The Z configuration with the hydrogen atom pointing towards the nitroxide moiety could also explain the decreased lability of alkoxyamines bearing a monosubstituted nitrogen on the amide function. It might indeed induce some intramolecular hydrogen-bonding (IHB) between the alkyl and the nitroxide fragments, which generates a new bond to cleave, hence increasing the activation energy. The predominance of the Z isomer configuration was assessed by X-ray analysis of alkoxyamine 3b (see ESI). As for alkoxyamines 3–6, only one peak was observed by 31P NMR in the crude materials. Based on 3b, it was assumed that all these alkoxyamines exhibited the Z configuration. The IHB interaction was then studied by DFT calculations on a selection of representative model alkoxyamines 17 and 19 (IHB capable) and 18 and 20 (not IHB capable) (Scheme 4). DFT optimized structures of 3b and 1 (BlocBuilder) were very close to their corresponding X-ray structures (see ESI for details), demonstrating that the level of theory applied was suitable. The calculated bond distances are summarized in ESI and showed that, whatever the alkyl moieties, all nitroxide fragments exhibited close conformations. Multi-IHB between the hydrogen on the amide group and the oxygens of the nitroxide was highlighted by the bond distances in alkoxyamine 17, giving dH16⋯O5 = 2.101 Å and dH16⋯O1 = 2.586 Å. In both cases, these values were smaller than the sum of the van der Waals radii of H atoms and oxygen atoms (rH = 1.34 Å, rO = 1.68 Å, and ΣvdW = 3.02 Å). The value for the valence angle <N8H16O1> (larger than 170°) highlighted a strong IHB whereas the value of 106° for <N8H16O5> gave a weak to moderate IHB (Scheme 4). Note that a weak to moderate IHB has already been reported for BlocBuilder MA alkoxyamine30,31 as well as for a SG1-based alkoxyamine carrying hydroxyl group on the alkyl moiety.32,33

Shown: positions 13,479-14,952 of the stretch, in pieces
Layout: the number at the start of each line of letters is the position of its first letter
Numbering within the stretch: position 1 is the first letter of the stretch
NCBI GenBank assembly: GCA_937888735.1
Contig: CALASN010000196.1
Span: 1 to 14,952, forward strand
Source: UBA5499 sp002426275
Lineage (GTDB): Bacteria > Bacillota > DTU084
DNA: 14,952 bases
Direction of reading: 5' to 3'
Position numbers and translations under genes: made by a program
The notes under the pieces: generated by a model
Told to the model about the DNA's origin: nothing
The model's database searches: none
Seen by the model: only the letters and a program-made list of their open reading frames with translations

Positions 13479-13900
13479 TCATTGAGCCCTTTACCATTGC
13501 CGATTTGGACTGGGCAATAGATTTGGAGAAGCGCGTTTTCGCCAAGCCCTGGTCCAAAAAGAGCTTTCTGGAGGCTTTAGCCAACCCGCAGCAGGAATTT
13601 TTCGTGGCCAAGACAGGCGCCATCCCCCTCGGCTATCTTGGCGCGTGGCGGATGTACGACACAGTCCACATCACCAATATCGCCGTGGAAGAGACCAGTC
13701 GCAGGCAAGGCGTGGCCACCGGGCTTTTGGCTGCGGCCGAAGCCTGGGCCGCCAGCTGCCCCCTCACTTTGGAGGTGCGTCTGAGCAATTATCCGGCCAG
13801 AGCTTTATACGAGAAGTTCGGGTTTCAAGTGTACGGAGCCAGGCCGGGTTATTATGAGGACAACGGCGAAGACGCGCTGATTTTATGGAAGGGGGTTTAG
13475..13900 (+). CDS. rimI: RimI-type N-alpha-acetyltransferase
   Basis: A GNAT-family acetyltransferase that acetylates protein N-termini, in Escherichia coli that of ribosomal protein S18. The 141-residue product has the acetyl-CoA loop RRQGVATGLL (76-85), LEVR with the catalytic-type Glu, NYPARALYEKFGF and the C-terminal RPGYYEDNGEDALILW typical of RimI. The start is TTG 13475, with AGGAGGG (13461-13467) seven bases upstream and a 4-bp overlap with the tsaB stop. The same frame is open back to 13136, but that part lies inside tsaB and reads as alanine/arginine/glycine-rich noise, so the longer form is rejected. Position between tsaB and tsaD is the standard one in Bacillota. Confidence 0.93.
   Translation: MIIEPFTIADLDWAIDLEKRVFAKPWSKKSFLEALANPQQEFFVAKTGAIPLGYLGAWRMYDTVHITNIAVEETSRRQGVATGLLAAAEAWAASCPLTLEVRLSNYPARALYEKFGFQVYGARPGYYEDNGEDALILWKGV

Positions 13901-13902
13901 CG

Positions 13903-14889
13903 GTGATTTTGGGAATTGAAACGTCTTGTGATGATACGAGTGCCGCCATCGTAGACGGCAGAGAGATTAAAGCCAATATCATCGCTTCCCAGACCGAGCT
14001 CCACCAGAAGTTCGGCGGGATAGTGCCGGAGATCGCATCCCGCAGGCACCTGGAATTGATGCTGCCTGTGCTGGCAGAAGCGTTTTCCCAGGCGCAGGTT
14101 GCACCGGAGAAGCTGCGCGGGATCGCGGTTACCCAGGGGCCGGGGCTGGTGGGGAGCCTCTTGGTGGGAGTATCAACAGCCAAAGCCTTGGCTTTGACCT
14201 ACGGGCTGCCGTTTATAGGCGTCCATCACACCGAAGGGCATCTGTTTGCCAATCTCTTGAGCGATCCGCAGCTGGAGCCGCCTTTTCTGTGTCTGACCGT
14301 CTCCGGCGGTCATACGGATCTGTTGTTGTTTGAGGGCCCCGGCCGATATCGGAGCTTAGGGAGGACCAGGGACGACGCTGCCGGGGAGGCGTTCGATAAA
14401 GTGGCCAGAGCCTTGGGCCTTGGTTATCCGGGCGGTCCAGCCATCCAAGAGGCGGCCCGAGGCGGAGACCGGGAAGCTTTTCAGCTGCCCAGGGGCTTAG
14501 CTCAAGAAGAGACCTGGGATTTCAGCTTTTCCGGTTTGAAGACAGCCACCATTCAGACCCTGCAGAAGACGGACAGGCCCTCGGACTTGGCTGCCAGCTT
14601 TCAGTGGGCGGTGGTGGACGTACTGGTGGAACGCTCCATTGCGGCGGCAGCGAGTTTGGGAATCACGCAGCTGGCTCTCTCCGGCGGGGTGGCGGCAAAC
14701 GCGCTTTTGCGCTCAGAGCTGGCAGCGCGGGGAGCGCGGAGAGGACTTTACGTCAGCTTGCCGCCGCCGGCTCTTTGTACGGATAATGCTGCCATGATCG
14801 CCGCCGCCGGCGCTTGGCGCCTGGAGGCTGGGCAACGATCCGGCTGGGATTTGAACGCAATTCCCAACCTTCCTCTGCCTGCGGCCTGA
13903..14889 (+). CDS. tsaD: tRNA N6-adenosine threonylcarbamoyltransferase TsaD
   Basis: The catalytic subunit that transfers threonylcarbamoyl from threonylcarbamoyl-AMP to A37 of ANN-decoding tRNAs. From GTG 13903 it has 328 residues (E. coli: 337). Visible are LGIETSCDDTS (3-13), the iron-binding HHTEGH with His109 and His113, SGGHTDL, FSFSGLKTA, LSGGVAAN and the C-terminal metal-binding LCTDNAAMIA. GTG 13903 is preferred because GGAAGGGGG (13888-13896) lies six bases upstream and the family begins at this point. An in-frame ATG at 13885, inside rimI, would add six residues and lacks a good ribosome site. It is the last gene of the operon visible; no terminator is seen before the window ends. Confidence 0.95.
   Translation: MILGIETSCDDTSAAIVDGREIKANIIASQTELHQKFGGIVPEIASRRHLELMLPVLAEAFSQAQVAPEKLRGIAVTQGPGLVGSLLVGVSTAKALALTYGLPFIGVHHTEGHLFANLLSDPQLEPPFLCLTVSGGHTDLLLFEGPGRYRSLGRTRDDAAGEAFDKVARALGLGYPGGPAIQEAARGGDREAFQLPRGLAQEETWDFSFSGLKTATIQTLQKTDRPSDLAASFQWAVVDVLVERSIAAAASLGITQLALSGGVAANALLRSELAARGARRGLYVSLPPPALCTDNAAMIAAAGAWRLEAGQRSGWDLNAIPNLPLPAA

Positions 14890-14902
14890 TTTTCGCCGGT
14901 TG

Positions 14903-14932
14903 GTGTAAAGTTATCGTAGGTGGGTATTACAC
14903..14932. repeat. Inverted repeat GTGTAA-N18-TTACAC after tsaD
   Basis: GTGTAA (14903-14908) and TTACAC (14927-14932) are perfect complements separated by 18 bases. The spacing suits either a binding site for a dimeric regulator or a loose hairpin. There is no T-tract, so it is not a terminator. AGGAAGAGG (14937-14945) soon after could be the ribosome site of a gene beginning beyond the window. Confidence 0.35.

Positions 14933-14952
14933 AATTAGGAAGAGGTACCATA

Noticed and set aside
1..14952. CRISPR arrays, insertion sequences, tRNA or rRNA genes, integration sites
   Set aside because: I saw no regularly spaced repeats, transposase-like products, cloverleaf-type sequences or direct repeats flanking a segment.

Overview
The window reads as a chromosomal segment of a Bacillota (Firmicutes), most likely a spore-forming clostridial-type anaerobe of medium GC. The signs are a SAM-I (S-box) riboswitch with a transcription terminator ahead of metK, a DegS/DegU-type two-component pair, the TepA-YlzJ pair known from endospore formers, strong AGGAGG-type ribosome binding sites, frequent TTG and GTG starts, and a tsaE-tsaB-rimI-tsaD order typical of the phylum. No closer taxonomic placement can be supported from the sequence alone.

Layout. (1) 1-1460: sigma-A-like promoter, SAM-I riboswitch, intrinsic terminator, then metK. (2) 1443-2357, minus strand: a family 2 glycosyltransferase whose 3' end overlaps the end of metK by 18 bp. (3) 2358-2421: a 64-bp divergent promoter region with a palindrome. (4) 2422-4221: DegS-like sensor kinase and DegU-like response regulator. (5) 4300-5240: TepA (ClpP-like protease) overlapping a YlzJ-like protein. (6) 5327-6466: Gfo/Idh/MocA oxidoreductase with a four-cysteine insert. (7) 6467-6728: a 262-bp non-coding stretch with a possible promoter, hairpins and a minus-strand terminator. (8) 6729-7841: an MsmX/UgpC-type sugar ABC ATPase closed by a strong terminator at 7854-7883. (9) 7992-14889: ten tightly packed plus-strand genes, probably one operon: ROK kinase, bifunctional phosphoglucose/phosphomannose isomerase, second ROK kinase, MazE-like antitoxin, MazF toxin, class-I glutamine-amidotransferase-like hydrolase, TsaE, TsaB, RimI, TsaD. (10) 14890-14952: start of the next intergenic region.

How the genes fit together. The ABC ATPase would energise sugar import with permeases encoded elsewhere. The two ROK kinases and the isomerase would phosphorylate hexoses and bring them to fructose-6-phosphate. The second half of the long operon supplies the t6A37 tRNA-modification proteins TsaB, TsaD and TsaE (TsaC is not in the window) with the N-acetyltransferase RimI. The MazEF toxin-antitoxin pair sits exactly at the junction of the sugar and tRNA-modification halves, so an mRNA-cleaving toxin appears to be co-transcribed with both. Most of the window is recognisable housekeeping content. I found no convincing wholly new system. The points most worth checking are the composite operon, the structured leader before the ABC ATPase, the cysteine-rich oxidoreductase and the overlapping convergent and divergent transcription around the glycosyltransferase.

image file: c5py00283d-s4.tif
Scheme 4 Structures of the calculated amide-functionalized alkoxyamines and representation of the multiple intramolecular hydrogen-bonding interactions.

In conclusion, the establishment of IHB increasing the dissociation energy by ca. 7–10 kJ mol−1 for a series of monosubstituted amide-functionalized SG1-based alkoxyamines has been evidenced. The situation for AMA-Gem 12 is however more complex since the estimation of its polar parameter cannot be performed (the value for the cytosine group is not reported). We used the polarity value of the model phenyl ring in the first approximation and the predicted dissociation behavior fulfilled the linear relationship already reported for SG1-based alkoxyamines (12np in Fig. 1). Nevertheless, as the cytosine moiety should be prone to IHB, a higher activation was expected. A better estimation was then performed using an oxopyrimidinyl group (12p in Fig. 1). As expected for such an alkoxyamine, the activation energy was increased by ca. 10 kJ mol−1, due to the occurrence of IHB.

The experimental activation energy of 12 (Ea = 131 kJ mol−1) was similar to that of the acid-functionalized analogue (Ea = 130/132 kJ mol−1 for the diastereoisomers). This value was lower than that of alkoxyamine 10 (Ea = 135 kJ mol−1), a model of amide-functionalized SG1-based alkoxyamine, and was similar to the reference MONAMS alkoxyamine.34 In the case of AMA-Gem 12, the influence of IHB over the dissociation was entirely counter-balanced by the presence of the polar cytosine ring on the amide function that promoted the dissociation.

The aim of the next section was therefore to estimate its performance in NMP in comparison with two precursors of amide-functionalized alkoxyamines, namely the acid-functionalized AMA alkoxyamine and its NHS derivative (AMA-NHS).

NMP of vinyl monomers initiated by different SG1-based alkoxyamines